Book: Spirituality and the Gentle Life
Author: Adrian van Kaam, C.S.Sp.
A collection of reflections on spirituality and gentleness

Part I: The Gentle Life Style

Spiritual approach to Gentility

Spiritual life may be most simply defined as the art and discipline of presence to the Sacred. To make it easier for me to be faithful to this life, I must foster certain virtues that facilitate living in the Divine Presence ( pg. 9)

Because we are fallen men, gentleness cannot reach perfection outside the realm of grace and the redeeming love of Jesus. (pg. 11)

Spirituality and Gentility

Gentleness is an attitude... it is enkindled by something that is precious but vulnerable. (pg 16)

Behind each one's strength is hiding a fallen person in need of redemption, a person precious in the eyes of God because of the unique treasure he is meant to be in time and eternity. (pg 17)

For some deeply spiritual people all creatures are suffused by divine love. Every creature may evoke in them a loving gentility. The more they become spiritual, the more the world lights up for them as a symbol of the Holy Presence. (pg 18)

A first step to inner gentleness is to gratefully love myself as a unique divine gift and to admit and accept my weakness which makes me the fragile earthen vessel of this treasure. As long as I pretend that I am strong, that I by myself can live up to the unique eminence God calls me to in Christ, I cannot be gentle with myself. (pg 21)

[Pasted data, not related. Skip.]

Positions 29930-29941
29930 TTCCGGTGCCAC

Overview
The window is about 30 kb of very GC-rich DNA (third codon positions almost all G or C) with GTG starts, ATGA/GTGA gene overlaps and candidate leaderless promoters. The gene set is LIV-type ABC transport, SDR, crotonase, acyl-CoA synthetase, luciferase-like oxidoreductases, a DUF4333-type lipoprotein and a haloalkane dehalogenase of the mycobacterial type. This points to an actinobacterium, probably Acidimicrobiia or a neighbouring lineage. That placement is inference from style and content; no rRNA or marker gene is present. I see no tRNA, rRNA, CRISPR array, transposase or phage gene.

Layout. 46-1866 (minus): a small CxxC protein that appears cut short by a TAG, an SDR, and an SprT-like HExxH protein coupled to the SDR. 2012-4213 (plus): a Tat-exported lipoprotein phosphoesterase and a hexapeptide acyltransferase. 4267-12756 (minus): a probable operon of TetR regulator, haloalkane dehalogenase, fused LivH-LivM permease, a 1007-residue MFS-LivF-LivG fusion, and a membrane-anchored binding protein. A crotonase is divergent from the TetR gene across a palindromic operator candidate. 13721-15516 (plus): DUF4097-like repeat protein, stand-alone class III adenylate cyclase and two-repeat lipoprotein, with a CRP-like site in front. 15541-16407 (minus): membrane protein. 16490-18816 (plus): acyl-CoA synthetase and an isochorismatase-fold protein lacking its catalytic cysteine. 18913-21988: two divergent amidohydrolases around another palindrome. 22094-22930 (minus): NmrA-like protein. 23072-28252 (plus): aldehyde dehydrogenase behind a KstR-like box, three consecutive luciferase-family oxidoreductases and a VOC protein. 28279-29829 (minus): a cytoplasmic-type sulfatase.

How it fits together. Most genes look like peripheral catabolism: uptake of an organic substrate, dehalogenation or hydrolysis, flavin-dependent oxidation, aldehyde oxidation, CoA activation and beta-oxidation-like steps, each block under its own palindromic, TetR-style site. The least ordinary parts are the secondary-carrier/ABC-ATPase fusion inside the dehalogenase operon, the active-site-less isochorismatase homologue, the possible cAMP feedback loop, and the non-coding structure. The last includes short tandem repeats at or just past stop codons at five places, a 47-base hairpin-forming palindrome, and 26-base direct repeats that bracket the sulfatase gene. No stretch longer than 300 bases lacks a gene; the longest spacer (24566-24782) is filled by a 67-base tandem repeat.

Most fragile is my presence to the Divine Presence; only grace can maintain it. Awareness of the Divine is subtle and sublime, of such fragility and finesse that it may disappear the moment my willfulness and pride take over and try to force the felt presence of the Infinite Guest. (pg 22)

The Gentle Life Style

In living the gentle life style, it becomes easier for me to pray, to meditate, to stay attuned to God's presence. Gentility stills and quiets the greediness and aggressiveness of the ego. A silenced ego allows me to center myself in my divine ground. (pg 28)

Any true gentility, human or divine, mellows the ego, not by weakening its strength but by diminishing its arrogance, its false exclusiveness, its pretense of ultimacy. (pg 29)